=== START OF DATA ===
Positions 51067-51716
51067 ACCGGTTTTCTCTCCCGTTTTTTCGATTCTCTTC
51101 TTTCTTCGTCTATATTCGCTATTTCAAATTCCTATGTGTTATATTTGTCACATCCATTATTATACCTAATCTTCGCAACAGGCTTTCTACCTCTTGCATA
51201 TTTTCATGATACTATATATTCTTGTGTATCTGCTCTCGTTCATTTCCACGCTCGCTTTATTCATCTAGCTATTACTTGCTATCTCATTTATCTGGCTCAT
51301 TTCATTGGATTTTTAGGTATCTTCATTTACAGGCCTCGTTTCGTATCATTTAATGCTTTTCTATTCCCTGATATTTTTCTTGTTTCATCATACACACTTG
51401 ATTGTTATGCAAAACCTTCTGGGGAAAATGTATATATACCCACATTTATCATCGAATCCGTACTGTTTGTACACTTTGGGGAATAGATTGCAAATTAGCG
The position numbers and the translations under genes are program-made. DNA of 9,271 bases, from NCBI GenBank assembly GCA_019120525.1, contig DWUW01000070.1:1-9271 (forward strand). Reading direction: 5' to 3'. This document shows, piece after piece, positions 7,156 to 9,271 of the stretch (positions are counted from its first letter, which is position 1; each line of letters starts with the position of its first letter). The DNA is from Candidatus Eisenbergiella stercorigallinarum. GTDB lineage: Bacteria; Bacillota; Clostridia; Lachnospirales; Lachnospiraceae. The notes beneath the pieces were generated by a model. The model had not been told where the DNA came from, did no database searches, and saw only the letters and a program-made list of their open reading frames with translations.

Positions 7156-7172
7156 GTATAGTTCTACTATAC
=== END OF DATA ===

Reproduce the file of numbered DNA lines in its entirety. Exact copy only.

Positions 51067-51716
51067 ACCGGTTTTCTCTCCCGTTTTTTCGATTCTCTTC
51101 TTTCTTCGTCTATATTCGCTATTTCAAATTCCTATGTGTTATATTTGTCACATCCATTATTATACCTAATCTTCGCAACAGGCTTTCTACCTCTTGCATA
51201 TTTTCATGATACTATATATTCTTGTGTATCTGCTCTCGTTCATTTCCACGCTCGCTTTATTCATCTAGCTATTACTTGCTATCTCATTTATCTGGCTCAT
51301 TTCATTGGATTTTTAGGTATCTTCATTTACAGGCCTCGTTTCGTATCATTTAATGCTTTTCTATTCCCTGATATTTTTCTTGTTTCATCATACACACTTG
51401 ATTGTTATGCAAAACCTTCTGGGGAAAATGTATATATACCCACATTTATCATCGAATCCGTACTGTTTGTACACTTTGGGGAATAGATTGCAAATTAGCG
The position numbers and the translations under genes are program-made. DNA of 9,271 bases, from NCBI GenBank assembly GCA_019120525.1, contig DWUW01000070.1:1-9271 (forward strand). Reading direction: 5' to 3'. This document shows, piece after piece, positions 7,156 to 9,271 of the stretch (positions are counted from its first letter, which is position 1; each line of letters starts with the position of its first letter). The DNA is from Candidatus Eisenbergiella stercorigallinarum. GTDB lineage: Bacteria; Bacillota; Clostridia; Lachnospirales; Lachnospiraceae. The notes beneath the pieces were generated by a model. The model had not been told where the DNA came from, did no database searches, and saw only the letters and a program-made list of their open reading frames with translations.

Positions 7156-7172
7156 GTATAGTTCTACTATAC